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      Time to Change the Rules on Shalit, Father of Terror Victim Says

      Israel should tell Hamas "One for one for Shalit, and that's it, even if the terrorist traded is my daughter's murderer", says Ron Kehrmann.
      By David Lev
      First Publish: 7/4/2011, 11:48 PM / Last Update: 7/5/2011, 8:37 AM

      Courtesy

      For five years, Israel has practically begged Hamas to accept hundreds of terrorists in exchange for the return of kidnapped IDF soldier Gilad Shalit. Hamas has consistently refused to make a deal, and has just as consistently refused to budge even one inch from its opening position, demanding the release of some 1,400 terrorists in exchange for Shalit.

      It's time for a new approach, says Ron Kehrmann, father of Tal Kehrmann, who was killed in 2003 when terrorists bombed a bus she was riding on in Haifa. And as one who has lost a child to terrorism, Kehrmann has paid his dues .

      “It's time to tell Hamas that previous offers are off the table. Gilad is one individual soldier, and in exchange they can have one terrorist,” says Kehrmann. “And as hard as it is for me to say, I would be willing to trade the murderer of my daughter for Gilad.”

      Kehrmann made his views known in an op-ed piece he wrote on the Hebrew Yediot Achronot website over the weekend, in which he sharply criticized the ongoing criticism and pressure on the government to release masses of terrorists for Shalit.

      “Noam Shalit declared last week that 'the Prime Minister does not have a mandate to murder Gilad,' but if I recall, he does have a mandate to protect the citizens of Israel,” Kehrmann wrote. “Is it not clear that submitting to terrorist demands will cost us many lives, as doing so in the past has?”

      Speaking to Arutz 7, Kehrmann said that “when it comes to Gilad Shalit, we have two options – the logical or the emotional response. And in the past, following the emotional response has cost Israel many lives.”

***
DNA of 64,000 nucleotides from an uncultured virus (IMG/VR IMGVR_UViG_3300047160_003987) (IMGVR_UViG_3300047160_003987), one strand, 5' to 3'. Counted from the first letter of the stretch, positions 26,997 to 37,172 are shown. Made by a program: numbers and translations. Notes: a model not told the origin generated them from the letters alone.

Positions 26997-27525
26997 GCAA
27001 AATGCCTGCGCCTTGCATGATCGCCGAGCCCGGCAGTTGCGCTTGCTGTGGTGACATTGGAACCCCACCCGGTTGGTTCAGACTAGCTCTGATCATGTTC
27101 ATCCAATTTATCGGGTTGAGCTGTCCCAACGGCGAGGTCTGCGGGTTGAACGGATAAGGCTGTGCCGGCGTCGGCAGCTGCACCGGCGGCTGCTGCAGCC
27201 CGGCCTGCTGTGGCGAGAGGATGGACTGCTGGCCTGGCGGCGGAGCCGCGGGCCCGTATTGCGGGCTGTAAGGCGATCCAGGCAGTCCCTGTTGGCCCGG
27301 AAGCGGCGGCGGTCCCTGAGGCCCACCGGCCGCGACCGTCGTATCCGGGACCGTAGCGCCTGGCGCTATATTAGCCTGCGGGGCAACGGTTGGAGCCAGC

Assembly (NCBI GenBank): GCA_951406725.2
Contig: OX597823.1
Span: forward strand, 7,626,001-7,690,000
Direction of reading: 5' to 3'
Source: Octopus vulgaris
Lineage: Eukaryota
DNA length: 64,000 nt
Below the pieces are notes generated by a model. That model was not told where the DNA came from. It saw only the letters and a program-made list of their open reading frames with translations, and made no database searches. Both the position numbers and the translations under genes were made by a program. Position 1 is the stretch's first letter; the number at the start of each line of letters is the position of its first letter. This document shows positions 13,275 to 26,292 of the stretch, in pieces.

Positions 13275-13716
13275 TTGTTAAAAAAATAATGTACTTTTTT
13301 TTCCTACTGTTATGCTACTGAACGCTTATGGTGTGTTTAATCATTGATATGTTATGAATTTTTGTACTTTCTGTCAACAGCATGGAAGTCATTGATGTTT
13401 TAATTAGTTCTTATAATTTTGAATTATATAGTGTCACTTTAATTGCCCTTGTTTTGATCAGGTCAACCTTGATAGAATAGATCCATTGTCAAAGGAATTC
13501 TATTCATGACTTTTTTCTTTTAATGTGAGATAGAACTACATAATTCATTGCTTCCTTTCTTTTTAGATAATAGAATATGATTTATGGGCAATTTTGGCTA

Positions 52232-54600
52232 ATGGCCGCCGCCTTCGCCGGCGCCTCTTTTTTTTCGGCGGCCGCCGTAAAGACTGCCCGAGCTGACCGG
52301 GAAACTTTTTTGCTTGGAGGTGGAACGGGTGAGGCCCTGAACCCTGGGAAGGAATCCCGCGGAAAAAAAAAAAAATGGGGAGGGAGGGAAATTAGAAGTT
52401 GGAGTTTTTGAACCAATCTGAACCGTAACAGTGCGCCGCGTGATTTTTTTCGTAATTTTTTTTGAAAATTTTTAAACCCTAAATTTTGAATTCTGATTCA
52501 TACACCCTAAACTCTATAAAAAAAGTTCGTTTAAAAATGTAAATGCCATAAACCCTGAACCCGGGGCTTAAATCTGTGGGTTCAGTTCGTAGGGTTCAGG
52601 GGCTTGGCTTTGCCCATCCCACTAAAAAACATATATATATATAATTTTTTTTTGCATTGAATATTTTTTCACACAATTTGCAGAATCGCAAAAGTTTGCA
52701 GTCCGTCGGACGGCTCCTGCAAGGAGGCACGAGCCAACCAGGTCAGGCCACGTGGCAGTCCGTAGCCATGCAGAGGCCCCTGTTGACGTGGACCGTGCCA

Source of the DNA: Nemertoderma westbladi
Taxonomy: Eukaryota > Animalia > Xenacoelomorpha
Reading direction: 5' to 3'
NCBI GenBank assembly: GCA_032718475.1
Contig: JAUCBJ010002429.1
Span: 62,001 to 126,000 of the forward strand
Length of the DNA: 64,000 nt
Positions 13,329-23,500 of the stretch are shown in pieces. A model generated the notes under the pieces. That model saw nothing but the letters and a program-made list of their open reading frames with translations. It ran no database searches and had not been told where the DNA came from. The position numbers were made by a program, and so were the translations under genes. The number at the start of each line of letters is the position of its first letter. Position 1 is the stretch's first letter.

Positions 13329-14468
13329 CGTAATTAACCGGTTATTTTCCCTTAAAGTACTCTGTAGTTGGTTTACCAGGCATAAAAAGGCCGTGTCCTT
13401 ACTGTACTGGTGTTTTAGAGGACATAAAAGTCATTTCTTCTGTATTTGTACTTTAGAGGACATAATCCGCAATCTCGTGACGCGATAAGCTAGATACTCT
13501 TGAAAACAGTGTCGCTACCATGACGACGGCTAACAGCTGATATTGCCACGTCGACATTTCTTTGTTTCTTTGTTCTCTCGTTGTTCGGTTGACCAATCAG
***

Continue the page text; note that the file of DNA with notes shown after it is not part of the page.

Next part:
The article was among the most popular Yediot ever put on its website, garnering over 1,200 talkback responses to the article - “97% of them agreeing with my point of view,” says Kehrmann.

      “It's surprising in a way, because we hear so much about the 'public concern' over Gilad Shalit – and we are concerned. But this article shows what happens when you allow the people a free voice,” which Israelis definitely do not have right now. The media has been swamped with propaganda about freeing Shalit, but the people are not fooled. They realize what is being asked of them – to put their lives and their family's lives in ever greater danger, as hundreds of terrorists go back to their former profession.”

      The one prisoner in exchange for Shalit plan is a viable alternative to the current situation “where Hamas is basically in control of the situation. Two governments have been involved in negotiating for Shalit, and they have both conducted negotiations in the same way: always compromising with their demands. If we tell Hamas that they get one prisoner, they will be the ones under pressure, and then we will have broken what has clearly been a failed negotiating policy,” says Kehrmann. “Hamas is too comfortable; it is time to put their feet to the fire a bit.”

      Of course, it's possible that Hamas will respond differently – perhaps by conducting a public execution of Gilad. But Kehrmann doesn't think so. “They've kept him alive for five years for their own interests, and Israel's changing its negotiating tactics will not change those interests,” he says.

      What about military action as an alternative to freeing Gilad. “Absolutely necessary, and in fact it was a big mistake not to make sure to release him during Operation Cast Lead. We in Israel are leading the world war against terror, and we cannot allow ourselves to be intimidated by terrorists.

      "If Israel does not stand up to terrorism – and if Israel adopts the defeatism of the Shalit family and releases over 1,000 terrorists for one soldier - “then we are endangering the lives of every man, woman and child in Israel,” Kehermann says.

      “I was always one of those who said 'it won't happen to me,' until it did,” he says. “Now I wonder if Tal would still be alive if I had been more vocal before about not submitting to terrorism. Now all I have left of her is the website where I keep her memory alive.” That site is www.tal-smile.com.